Figure 2-77. pH test strips (source).
Consider getting some pH test strips from a pharmacy or store to determine the pH of many things you can find in your home, such as vinegar, baking soda solutions, soap, various fruits and vegetables, juices, detergents, cosmetic products, etc.
Many natural dyes are acid-base indicators that change color at different pH's. As shown in this video
, the dye of red cabbage is one such indicator. Many natural dyes that give the color to flower petals are acid-base indicators. You may try vinegar (aqueous acetic acid) and household ammonia on various flowers of different colors. Maybe you will be amazed how the colors change when some flowers are sprayed with ammonia or vinegar. If you decide to try such experiments, use regular white vinegar and regular household ammonia. It is advised to avoid using scented ammonia solutions such as "lemon ammonia" and those containing detergents such as "foaming ammonia". The cheapest no-name brands are usually best suited for acid-base experiments with flowers. Note that although vinegar is a weak acid and ammonia is a weak base, both have a pretty strong smell. Avoid inhaling vapors of vinegar and especially ammonia when doing experiments. Carrying out the tests outdoors is best. You may spray the flowers or immerse them into your ammonia solution or vinegar. Important: the concentration of NH3 in household ammonia varies in a broad range of 0.5% to 10% depending on the brand. The more concentrated household ammonia smells stronger. Do not use concentrated NH3 (~30%) that has a pungent odor and is a strong eye irritant! 2.5.8. Exercises.
1. An electrolyte is a chemical compound that (a) readily gives off electrons; (b) dissolves in water to produce
a solution that conducts electricity; (c) always dissociates to give H+
; (d) always dissociates to give OH-
2. Define degree of dissociation (α) and strong, medium strength, and weak electrolytes.
3. Almost all salts and acids are strong electrolytes. True or false? Answer
4. Barium sulfate (BaSO4
) is very poorly soluble in water and is therefore a weak electrolyte. True or false? Answer
5. Identify strong, medium strength, and weak electrolytes among the following compounds: Ca(OH)2
, HCl, NaNO3
, NaOH, Ba(OH)2
. [Hint: Refer to Table 4 and text above]
6. Describe the process of dissolution and dissociation of NaCl. Draw sketches to illustrate the process.
7. Explain why a molecule of water is a dipole. Do you think a molecule of HBr is a dipole? [Tip: Consider the shape of HBr and the type of chemical bond between the Br and H atoms]
8. On dissociation in water, dibasic acids (a) lose both of their protons simultaneously; (b) lose the first proton much more readily than the second one; (c) lose only one proton and never both; (d) lose the protons step-wise, with the second proton coming off almost as easily as the first one. Answer
9. On dissociation in water dibasic bases such as Ca(OH)2
(a) lose both of their OH-
ions simultaneously; (b) lose the first OH-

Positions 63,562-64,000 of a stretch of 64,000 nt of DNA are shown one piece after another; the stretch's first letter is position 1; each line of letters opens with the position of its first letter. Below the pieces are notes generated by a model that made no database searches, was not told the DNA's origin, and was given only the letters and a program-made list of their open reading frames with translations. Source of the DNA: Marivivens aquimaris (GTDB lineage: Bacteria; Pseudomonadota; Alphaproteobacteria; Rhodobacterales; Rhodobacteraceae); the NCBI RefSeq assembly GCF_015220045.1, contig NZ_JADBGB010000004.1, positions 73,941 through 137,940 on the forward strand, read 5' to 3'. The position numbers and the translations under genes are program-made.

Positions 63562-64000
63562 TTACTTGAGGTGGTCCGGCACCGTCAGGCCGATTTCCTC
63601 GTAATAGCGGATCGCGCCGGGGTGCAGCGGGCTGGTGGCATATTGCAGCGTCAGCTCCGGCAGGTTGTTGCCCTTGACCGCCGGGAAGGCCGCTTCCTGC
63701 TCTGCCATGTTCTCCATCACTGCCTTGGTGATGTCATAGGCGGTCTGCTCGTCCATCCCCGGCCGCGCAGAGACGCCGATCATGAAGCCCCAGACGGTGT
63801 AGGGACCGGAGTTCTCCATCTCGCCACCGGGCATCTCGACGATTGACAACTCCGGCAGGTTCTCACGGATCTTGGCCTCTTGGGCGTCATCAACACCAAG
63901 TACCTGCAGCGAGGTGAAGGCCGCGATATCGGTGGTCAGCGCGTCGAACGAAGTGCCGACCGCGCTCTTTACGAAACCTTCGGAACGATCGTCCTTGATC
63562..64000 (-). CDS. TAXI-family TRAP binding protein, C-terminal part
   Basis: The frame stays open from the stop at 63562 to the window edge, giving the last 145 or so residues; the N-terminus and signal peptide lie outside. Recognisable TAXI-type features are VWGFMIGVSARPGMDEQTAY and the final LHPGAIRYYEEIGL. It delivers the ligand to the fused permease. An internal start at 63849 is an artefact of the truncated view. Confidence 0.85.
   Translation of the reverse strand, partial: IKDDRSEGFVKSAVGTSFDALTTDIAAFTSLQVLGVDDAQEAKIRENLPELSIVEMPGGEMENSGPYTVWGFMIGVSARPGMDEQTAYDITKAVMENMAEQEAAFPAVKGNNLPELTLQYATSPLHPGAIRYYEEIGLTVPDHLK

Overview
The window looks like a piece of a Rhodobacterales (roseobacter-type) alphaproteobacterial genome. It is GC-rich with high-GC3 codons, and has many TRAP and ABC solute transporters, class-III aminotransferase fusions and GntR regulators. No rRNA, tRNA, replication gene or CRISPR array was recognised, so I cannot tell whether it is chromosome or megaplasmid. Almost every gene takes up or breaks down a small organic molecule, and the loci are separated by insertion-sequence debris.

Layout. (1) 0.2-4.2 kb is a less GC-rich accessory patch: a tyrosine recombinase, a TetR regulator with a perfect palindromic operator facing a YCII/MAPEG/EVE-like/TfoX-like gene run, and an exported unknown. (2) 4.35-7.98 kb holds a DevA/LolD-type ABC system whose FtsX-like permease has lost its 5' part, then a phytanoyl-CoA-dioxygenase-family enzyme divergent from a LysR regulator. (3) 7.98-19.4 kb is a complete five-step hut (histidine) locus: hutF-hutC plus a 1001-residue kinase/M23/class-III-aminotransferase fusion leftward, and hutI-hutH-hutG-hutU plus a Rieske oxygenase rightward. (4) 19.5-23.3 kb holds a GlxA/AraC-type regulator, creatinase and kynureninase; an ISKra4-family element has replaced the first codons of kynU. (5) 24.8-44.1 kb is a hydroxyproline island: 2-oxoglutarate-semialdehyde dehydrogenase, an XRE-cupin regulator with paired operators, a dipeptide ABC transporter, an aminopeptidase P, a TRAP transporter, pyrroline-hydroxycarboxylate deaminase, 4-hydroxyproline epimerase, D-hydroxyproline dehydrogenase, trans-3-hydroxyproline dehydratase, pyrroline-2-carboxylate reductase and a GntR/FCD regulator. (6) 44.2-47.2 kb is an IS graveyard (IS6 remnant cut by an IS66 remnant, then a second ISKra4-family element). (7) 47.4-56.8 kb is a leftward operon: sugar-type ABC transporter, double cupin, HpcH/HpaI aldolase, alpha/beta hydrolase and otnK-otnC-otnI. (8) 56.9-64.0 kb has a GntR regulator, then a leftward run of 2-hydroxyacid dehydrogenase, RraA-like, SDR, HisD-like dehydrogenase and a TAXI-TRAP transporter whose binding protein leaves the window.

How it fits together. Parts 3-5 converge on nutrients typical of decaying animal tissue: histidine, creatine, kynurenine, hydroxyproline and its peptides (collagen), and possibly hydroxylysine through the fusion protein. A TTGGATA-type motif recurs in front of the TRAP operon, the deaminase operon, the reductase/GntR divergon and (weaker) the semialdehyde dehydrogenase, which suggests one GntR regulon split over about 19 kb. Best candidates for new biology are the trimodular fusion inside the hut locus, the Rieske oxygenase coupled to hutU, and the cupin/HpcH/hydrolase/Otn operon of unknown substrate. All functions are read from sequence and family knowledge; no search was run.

much more readily than the second one; (c) lose only one OH-
and never both; (d) lose the OH-
ions step-wise, but the second OH-
comes off almost as easily as the first one. Answer
10. Provide an explanation for the difference in the correct answers to questions 8 and 9 above.
11. The pH value of an aqueous solution went up by two units after some chemical treatment. Consequently, the concentration of (a) H+
decreased by a factor of 2; (b) OH-
decreased by a factor of 2; (c) H+
increased by a factor of 2; (d) H+
decreased by a factor of 20; (e) H+
decreased by a factor of 100; (f) H+
increased by a factor of 100; (g) OH-
increased by a factor of 10; (h) OH-
increased by a factor of 100. Answer
12. Write chemical equations for electrolytic dissociation of Na2
, HBr, KOH, Mg(NO3
, and H2
. Indicate in the equations that the dissociation is reversible and specify what side of the equation the equilibrium is shifted to.
13. How is OH-
produced in aqueous solutions of ammonia? Is NH3
a strong base?
14. A laboratory technician distilled about 100 mL of water, placed it immediately in a clean 500 mL glass beaker, and measured its pH. The pH was 7, as expected for pure water. The technician then covered the beaker with a sheet of clean paper towel to protect the water from dust and went for lunch. When he returned to the lab an hour later, he decided to measure the pH again. To his surprise, the new pH measurement was 6, indicating that the water became slightly acidic. He thought that something went wrong and repeated the distillation the following day. The freshly distilled water had a pH of 7, as it was supposed to. As before, he poured the water into a clean beaker, covered it with a paper towel, and left for lunch. This time, he locked up the lab to make sure no one could enter it to play a joke on him by somehow slightly acidifying the distilled water. When he came back from lunch and tested the pH of the water, it was 6 again. The technician was totally puzzled. Can you explain the reproducible slight increase in the acidity of the distilled water on standing? Answer
15. Would you expect the following bonds to be prone to homolytic or heterolytic cleavage: (a) F-H; (b) Si-H; (c) F-F; (d) O-H; (e) C-H; (f) Te-H. Answer